Hello, fellow humans! This week’s newsletter is my quarterly-ish update on some of the great nonfiction books that have come out in paperback in the last few months.
I think I’ve mentioned before how about paperback is my preferred reading format. I still love physical books, but hardcovers are both expensive and heavy to carry around. I think a trade paperback is the perfect way to read, so I’m always looking for the moment when a book I’ve been coveting finally releases in paperback. Here are 16 that I think are worth your dollars and attention:
Sponsored by THE MANSON WOMEN AND ME by Nikki Meredith published by Citadel Press.
Journalist Nikki Meredith writes of her experience visiting Leslie Van Houten and Patricia Krenwinkel in prison…As Meredith got to know Krenwinkel and Van Houten over the years, she increasingly came to wonder how seemingly normal people can come to commit such vicious, barbaric acts. Meredith asks the questions that have nagged many of us for years—how does this happen?
Another Day in the Death of America by Gary Younge – A look at American gun violence through stories of the 10 children killed in a single 24-hour period. This one is incredible.
The Unsettlers by Mark Sundeen – A work of immersive journalism about people in “search through the simple life in today’s America.”
Storm in a Teacup by Helen Czerski – An introduction to the world of physics told through everyday life like popping popcorn and fridge magnets.
The One-Cent Magenta by James Barron – “Inside the quest to own the most valuable stamp in the world.”
Word by Word by Kory Stamper – The secret life of dictionaries as told by a lexicographer and editor for Merriam-Webster!
American Hookup by Lisa Wade – An analysis of hookup culture on college campuses, tied to a broader history of sexuality, higher education and feminism.
All the Lives I Want by Alana Massey – “Essays about my best friends who happen to be famous strangers.”
Killers of the Flower Moon by David Grann – An investigation into the historical murders of members of the Osage Nation, and the early story of the FBI.
Age of Anger by Pankaj Mishra – An attempt to explain the current wave of “paranoid hatreds” that have become nearly everyday occurrences in the modern world.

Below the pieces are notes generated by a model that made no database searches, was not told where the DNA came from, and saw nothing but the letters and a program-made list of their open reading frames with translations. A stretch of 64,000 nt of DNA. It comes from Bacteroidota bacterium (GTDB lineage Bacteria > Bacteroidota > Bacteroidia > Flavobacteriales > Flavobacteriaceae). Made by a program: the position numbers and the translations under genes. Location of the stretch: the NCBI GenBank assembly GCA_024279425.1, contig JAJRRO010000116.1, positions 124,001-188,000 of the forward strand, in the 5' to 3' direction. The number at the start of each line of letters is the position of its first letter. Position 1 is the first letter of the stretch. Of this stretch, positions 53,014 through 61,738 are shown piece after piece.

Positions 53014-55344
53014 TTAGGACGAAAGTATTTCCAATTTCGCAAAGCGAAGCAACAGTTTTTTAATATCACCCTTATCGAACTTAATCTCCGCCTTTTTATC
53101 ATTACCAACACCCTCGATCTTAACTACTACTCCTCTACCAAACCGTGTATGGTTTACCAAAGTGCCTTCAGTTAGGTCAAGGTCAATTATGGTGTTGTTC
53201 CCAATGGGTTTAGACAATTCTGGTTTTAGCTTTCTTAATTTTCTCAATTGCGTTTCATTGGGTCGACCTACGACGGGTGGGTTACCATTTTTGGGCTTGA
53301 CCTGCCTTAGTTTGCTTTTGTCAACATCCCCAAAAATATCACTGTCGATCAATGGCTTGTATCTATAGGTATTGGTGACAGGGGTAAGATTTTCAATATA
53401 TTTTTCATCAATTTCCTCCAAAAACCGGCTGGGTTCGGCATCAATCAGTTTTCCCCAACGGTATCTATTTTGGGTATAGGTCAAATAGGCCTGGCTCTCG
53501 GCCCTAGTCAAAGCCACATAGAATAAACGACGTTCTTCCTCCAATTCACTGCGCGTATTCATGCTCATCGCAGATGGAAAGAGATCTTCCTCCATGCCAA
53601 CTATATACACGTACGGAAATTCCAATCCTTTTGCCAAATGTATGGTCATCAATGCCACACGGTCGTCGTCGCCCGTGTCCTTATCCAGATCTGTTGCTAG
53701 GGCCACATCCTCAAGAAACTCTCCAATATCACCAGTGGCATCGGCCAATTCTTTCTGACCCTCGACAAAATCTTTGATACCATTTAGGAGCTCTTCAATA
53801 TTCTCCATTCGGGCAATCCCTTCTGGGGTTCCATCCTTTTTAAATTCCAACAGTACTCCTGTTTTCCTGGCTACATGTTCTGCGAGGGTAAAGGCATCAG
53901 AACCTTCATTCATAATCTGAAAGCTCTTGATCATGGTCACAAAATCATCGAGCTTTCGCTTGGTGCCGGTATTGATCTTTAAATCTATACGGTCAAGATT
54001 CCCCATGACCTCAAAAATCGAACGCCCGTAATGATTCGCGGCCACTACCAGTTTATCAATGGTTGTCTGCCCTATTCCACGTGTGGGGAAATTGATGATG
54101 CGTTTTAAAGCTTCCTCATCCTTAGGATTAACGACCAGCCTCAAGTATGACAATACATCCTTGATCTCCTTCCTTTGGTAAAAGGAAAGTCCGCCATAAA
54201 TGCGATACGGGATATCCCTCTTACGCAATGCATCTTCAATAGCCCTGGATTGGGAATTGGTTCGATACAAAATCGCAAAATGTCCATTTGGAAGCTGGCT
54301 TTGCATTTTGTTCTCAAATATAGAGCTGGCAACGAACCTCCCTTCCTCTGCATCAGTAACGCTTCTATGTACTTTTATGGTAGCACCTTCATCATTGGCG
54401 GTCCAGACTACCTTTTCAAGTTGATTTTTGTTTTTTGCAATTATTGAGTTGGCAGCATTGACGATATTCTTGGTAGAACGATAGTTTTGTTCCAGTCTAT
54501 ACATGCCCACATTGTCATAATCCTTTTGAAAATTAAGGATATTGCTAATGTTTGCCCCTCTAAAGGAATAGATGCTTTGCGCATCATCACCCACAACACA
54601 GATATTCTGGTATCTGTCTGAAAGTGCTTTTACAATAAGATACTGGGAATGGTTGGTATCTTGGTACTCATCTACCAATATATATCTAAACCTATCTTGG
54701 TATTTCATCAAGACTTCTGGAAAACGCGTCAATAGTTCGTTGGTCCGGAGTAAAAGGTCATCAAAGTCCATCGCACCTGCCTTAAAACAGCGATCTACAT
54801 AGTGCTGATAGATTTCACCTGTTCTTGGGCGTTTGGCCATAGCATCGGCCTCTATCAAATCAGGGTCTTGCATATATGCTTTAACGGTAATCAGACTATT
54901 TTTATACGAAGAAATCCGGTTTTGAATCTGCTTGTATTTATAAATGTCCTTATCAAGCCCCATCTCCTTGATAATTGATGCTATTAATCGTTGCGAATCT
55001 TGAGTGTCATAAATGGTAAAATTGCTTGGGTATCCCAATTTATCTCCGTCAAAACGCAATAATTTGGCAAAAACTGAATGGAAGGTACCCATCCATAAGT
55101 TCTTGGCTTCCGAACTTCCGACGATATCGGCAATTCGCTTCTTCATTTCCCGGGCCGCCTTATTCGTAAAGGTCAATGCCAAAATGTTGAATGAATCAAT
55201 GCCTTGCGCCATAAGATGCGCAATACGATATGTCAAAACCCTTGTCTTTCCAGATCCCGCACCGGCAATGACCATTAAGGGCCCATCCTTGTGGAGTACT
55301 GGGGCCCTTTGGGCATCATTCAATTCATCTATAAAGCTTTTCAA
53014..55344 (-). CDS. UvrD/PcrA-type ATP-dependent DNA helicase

Somebody with a Little Hammer by Mary Gaitskill – A wide-ranging essay collection that includes political adultery, Björk, and porn star Linda Lovelace.
Love and Trouble by Claire Dederer – A middle-aged mother reflecting on how the emotional intensity of her teenage years mimics her emotional experience now.
The Home that Was Our Country Alia Malek – A history of Syria told through the stories of people who lived in the same apartment building as the author’s grandparents.
The Stranger in the Woods by Michael Finkel – “The extraordinary story of the last hermit” and a meditation on the value and difficulty of solitude in the modern world.
Radium Girls by Kate Moore – The true story of hundreds of girls who toiled in factories painting radium on clock dials, before anyone knew radium could cause immeasurable harm.
Cannibalism by Bill Schutt – A history of cannibalism and the role it plays in evolution and human history.
Dear Friend, from My Life I Write to You in Your Life Yiyun Li – A love letter to books written over two years where the author was battling suicidal depression.
Over at Book Riot…
Steph shared six words of narrative journalism that challenge long-held beliefs. I’ve only read one book on the list – Being Mortal by Atul Gawande – but the rest also sound fascinating!
My For Real podcast co-host, Alice, suggests five books about overcoming obstacles. So inspiring!
I also loved Lisa’s post of books by disabled people to tell their own stories. She makes some great points about what it means for abled people to speak on behalf of the disabled, and encourages readers to listen better.
Love cosmetics? Hattie has seven makeup books for cosmetics geeks. This is… not me, but this is a fun list anyway.
ALSO! Book Riot is hiring an Advertising Sales Manager. We strongly encourage women, individuals with disabilities, and people of color to apply. To view position description and apply, go here.